So I am proud to say that the museum is growing fast and expanding its research, presentation and exhibiting activities, not only in Bosnia and Herzegovina but also internationally. I will come back to it a bit later, but now I wanted to share with you … there is a role that the museum plays within the Bosnian context and society that is particularly interesting, I believe. So we have to start here from [unintelligible 00:04:34], even after 20 years after the war, we still live in a country that is divided among ethnic and [unintelligible 00:04:46]. Even though we are less than four million people, we still have three members residency, we have 13 industries of education. Everything is very complicated and is surely political in every possible sense. So our museum comes as a platform, as a safe space for people from all different ethnic groups to come, to share their stories, to exchange their stories with others, and it provides them with a safe space to reflect and face their past, to face what the effect will be because they feel they are part of the community, that they share their experience with different people.
And also because we feel that the experiences of children, exclusively, they are providing very suitable bases for the reconciliation process in society. So once you face your past, you exchange your story, it somehow helps you to accept the one that was at the other side, perhaps. And this, as I mentioned earlier, children’s stories are a suitable basis as they transcend all this political, ethnic, national divide, so it’s a rather already successful model to replicate in Bosnian societies.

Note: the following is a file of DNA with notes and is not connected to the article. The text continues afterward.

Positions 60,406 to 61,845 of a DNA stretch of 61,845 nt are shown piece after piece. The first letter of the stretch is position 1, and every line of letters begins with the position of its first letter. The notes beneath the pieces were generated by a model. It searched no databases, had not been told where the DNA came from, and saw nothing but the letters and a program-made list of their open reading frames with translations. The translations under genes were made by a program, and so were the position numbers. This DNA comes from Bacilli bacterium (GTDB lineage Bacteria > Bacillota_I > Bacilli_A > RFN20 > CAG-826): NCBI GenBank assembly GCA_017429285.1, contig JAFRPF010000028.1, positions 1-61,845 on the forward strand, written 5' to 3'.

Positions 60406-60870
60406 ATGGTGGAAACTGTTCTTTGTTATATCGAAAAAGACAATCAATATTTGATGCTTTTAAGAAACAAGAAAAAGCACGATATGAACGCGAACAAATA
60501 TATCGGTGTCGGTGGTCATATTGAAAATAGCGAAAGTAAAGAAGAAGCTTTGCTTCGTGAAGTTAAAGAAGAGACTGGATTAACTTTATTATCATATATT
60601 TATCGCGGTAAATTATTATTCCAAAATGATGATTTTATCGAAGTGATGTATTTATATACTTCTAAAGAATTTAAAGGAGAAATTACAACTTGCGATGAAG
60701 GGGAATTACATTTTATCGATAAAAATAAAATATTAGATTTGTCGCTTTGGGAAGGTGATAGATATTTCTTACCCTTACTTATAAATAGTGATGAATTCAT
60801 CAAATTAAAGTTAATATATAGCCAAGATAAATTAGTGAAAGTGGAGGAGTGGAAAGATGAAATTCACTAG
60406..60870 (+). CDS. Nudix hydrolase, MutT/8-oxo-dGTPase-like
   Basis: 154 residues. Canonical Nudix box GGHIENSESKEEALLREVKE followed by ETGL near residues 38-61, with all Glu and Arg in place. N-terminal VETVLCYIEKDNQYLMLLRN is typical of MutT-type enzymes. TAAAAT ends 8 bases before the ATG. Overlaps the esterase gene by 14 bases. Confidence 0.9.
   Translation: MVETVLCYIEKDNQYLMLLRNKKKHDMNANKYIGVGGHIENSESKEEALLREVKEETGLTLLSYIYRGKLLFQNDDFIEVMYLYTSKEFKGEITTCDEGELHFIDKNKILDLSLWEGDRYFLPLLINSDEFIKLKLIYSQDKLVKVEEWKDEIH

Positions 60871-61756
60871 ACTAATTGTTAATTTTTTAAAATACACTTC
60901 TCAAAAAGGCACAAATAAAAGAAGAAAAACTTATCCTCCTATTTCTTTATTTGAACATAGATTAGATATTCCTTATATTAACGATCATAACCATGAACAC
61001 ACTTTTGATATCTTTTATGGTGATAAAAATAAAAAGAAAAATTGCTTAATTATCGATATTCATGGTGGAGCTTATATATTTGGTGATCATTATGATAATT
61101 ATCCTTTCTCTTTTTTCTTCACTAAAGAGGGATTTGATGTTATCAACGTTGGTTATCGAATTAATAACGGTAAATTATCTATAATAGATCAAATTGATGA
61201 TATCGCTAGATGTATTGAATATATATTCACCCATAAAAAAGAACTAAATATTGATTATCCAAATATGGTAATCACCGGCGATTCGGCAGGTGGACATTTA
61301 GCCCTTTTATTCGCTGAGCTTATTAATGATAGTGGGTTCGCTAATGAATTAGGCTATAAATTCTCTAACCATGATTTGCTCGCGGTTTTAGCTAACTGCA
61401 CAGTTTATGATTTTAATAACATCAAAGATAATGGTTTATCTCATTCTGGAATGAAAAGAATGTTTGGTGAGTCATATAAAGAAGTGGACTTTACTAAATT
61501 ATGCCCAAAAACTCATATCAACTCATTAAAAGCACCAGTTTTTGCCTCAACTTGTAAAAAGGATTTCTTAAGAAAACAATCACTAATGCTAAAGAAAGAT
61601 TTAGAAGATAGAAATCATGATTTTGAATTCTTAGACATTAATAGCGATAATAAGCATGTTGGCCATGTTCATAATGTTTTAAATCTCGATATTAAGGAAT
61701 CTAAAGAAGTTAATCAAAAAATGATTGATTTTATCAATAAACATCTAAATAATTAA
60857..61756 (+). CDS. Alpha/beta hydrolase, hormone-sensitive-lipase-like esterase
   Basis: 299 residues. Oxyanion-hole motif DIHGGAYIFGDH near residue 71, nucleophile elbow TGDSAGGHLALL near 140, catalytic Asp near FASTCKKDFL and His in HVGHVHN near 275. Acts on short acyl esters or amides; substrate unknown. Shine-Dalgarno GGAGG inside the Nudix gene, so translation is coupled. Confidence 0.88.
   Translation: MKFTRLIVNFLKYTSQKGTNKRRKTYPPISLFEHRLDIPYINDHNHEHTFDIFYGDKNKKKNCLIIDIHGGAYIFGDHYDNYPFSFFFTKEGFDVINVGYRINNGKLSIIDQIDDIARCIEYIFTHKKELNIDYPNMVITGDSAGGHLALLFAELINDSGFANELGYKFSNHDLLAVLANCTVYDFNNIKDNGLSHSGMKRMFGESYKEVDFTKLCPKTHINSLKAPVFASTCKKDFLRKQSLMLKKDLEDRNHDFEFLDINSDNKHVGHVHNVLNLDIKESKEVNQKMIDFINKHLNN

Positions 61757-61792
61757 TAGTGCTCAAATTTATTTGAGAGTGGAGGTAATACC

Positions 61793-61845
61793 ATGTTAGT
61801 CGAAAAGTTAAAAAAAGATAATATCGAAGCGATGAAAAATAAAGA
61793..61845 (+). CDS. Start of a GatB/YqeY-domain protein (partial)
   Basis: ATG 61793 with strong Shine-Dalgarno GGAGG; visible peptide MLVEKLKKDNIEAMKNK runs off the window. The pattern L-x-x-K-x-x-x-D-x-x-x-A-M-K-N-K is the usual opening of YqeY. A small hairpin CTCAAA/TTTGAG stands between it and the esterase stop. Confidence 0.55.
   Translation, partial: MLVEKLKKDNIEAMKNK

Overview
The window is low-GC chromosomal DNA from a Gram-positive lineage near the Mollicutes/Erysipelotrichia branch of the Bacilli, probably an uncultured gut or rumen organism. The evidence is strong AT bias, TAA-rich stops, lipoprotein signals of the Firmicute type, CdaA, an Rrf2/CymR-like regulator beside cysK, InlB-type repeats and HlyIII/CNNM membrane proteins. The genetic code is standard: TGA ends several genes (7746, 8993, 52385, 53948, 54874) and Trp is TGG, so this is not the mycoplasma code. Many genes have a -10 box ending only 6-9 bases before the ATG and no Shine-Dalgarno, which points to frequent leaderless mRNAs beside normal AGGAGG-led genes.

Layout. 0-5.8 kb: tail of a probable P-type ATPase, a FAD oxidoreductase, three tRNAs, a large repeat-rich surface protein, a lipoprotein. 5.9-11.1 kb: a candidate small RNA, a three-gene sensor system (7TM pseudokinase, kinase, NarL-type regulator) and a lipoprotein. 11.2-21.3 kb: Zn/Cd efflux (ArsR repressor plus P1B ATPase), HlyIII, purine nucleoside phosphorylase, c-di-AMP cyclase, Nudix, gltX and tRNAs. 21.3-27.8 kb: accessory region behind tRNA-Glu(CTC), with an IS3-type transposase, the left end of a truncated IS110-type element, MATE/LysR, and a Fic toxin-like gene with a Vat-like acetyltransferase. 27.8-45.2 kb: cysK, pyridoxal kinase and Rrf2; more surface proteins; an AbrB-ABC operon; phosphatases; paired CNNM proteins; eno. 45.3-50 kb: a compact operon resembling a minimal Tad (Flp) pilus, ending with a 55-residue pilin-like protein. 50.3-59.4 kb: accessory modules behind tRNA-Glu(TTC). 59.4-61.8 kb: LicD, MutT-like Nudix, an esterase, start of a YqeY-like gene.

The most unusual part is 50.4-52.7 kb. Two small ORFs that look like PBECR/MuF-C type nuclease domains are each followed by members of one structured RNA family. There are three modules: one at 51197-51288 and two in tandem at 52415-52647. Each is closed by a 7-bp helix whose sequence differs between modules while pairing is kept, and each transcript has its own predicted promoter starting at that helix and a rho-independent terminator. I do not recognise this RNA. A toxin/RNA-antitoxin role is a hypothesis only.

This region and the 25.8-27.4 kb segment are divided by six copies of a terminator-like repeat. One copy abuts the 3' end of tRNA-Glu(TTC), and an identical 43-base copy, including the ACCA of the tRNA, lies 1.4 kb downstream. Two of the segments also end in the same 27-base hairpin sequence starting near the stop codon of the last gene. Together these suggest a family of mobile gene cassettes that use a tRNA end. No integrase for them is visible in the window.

Of course, in our mission to help the society heal, we are very much aware of the size. We are a small, independent museum. I’m not claiming that we can fix everything in our societies, but we are really confident that understanding the limits, we want to show that museums can and should play role in helping societies heal. And regarding the international expansion I mentioned earlier, we have expanded expansion our activities to Lebanon, Ukraine and the US, with a somewhat different [unintelligible 00:06:54] reconciliation because we believe in all these different societies and it’s important to offer a platform for former and current war children living in these other, now their homes and new countries. By sharing their stories, we hope to contribute to integration processes, especially now, when we are facing this huge refugee crisis all over the world. So somehow, we hope to contribute to this humanisation of people that come to your country so that the host country’s population will probably accept them more easily, and this is what we hope to achieve in our work.
And as I already also mentioned, we are a small, European museum, and we were flying for many, many hours to be here with you, and I just wanted to [unintelligible 00:08:01]. These are some of the artefacts also from our collection. And due to the time, I cannot share more detail about our work, but you are more than welcome to contact me later. This is one of our visitors at the museum. And I just wanted to finally ask you to spread the word that there is a war childhood museum, what we do, and help us achieve our mission. Thank you very much.